The 68th list of Fortune's highest-earning public and private businesses in America boasted 44 female CEOs—a record number—with three women added to the 41 featured in 2021. While Fortune 500 ranks U.S. companies solely by revenue, the list can easily be seen as a snapshot of corporate leadership: Roughly 8.8% are led by women, according to Fortune, growing slowly yet steadily.
Newcomers include Sarah London, Centene CEO, Ellen Cooper, CEO of Lincoln National, and Laura Prieskorn, CEO of Jackson Financial. Many of the women from last year’s list remain, including Karen Lynch, CEO at CVS Health, who in 2021 was named the highest-ranking female executive in the Fortune 500 list’s history.
CVS ranked as fourth biggest public business in the U.S., profiting a whopping $268.7 billion in 2021. Two of the 44 women are from the pharmaceutical industry: Kristin Peck, CEO at Zoetis and Reshma Kewalamani, CEO at Vertex Pharmaceuticals. Other female-led Fortune 500 companies include UPS, whose CEO is Carol B. Tomé, Best Buy, led by Corie Barry, and Progressive led by Tricia Griffith.
Rosalind ‘Roz’ Brewer, CEO at Walgreens, and Thasunda Brown Duckett, CEO at Teachers Insurance and Annuity Association of America (TIAA), who last year became the 2nd and 3rd Black female CEOs to be highlighted, also remain. The first Black woman to be ranked was Ursula Burns, former CEO of Xerox, in 2009.
"The increase in women and Black Fortune 500 CEOs is an indication that diversity is a winning strategy. Better strategic decisions are made through collaboration and having diverse perspectives with a seat at the table," Teri Williams, president and COO at OneUnited Bank, told Her Agenda in an exclusive interview. OneUnited Bank is the largest Black-owned bank and first Black-owned digital bank in America.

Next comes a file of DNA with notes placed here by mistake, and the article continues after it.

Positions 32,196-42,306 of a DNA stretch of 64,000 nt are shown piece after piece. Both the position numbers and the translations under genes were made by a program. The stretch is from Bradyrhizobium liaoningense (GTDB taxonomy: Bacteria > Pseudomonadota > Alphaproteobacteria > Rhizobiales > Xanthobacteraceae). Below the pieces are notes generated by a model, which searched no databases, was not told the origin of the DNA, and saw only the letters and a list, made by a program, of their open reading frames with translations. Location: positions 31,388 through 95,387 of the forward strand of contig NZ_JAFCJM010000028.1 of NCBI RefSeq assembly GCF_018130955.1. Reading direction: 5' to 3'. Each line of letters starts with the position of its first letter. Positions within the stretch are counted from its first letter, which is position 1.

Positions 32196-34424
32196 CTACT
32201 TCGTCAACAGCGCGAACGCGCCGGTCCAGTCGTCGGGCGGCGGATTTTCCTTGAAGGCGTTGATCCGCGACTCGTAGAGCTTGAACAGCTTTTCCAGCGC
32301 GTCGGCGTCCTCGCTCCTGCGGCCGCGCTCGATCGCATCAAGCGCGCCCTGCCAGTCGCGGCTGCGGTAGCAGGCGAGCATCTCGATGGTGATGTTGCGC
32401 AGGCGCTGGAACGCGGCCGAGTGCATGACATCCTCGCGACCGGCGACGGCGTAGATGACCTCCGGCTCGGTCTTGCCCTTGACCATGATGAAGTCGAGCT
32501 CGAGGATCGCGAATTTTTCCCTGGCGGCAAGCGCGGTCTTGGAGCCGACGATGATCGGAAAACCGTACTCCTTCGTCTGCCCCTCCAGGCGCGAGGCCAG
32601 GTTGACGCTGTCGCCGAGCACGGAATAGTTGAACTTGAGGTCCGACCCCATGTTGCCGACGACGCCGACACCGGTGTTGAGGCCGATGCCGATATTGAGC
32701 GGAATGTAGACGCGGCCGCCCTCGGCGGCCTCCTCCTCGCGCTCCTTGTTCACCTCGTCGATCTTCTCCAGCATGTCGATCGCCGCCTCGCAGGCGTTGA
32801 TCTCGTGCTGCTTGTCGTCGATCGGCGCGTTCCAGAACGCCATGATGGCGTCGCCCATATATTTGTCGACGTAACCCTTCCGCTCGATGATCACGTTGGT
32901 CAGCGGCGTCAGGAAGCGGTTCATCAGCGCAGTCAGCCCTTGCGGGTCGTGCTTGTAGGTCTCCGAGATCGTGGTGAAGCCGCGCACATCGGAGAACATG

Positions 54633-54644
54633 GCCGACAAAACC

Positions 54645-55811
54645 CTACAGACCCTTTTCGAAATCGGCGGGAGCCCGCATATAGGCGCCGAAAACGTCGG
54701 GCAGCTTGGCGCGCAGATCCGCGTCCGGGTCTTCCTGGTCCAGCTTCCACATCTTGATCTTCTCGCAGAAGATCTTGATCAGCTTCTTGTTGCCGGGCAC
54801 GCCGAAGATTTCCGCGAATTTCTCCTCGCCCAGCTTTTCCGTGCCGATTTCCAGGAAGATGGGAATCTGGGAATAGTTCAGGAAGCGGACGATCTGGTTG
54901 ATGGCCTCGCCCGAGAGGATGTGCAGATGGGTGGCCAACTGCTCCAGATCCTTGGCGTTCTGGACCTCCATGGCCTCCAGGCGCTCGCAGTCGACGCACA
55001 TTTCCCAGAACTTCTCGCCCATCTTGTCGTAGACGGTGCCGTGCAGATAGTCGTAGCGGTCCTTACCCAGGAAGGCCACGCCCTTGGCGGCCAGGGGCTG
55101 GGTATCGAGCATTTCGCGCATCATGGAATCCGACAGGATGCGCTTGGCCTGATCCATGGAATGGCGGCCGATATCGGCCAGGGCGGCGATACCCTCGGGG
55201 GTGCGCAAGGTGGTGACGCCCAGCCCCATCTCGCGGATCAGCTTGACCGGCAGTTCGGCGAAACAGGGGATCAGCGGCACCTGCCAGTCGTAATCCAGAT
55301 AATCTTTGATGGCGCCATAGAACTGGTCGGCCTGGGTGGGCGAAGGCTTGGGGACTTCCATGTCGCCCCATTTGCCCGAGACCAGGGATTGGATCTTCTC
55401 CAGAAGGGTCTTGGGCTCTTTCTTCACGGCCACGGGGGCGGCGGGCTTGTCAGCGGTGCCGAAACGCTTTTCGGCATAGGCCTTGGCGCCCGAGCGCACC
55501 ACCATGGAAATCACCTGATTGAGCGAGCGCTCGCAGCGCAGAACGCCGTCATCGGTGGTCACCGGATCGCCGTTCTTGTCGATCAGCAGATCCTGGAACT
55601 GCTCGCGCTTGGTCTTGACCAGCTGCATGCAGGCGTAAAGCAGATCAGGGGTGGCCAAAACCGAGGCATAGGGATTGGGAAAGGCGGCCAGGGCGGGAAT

Jane Fraser became CEO of Citigroup in March of last year, making her the first female CEO of a major U.S. bank, which ranked at No. 44 on the list, with assets reported to be $1.7 trillion. Retail giants Walmart, Amazon, Apple and CVS Health hold top slots this year as the top earners in the U.S.
The intensified advocacy to equalize boardrooms and the financial playing field seems to have gained some ground when hundreds of American brands were motivated to action in the aftermath of the killing of George Floyd and Breonna Taylor. With the reopening of the world after a two-year pandemic, it appears both traumatic experiences in America’s recent history have paid off handsomely for women, although at a seemingly slow pace.
For women-owned businesses as a whole, there has been potential for growth, especially after the election of America’s first woman vice president, Kamala Harris, and the first Black woman Supreme Court justice of the U.S., Judge Ketanji Brown Jackson. The steadfast staying power of the women CEOs on the Fortune 500 seems solid, yet despite this upward spike, the numbers prove that we have a long way to go before reaching true equality.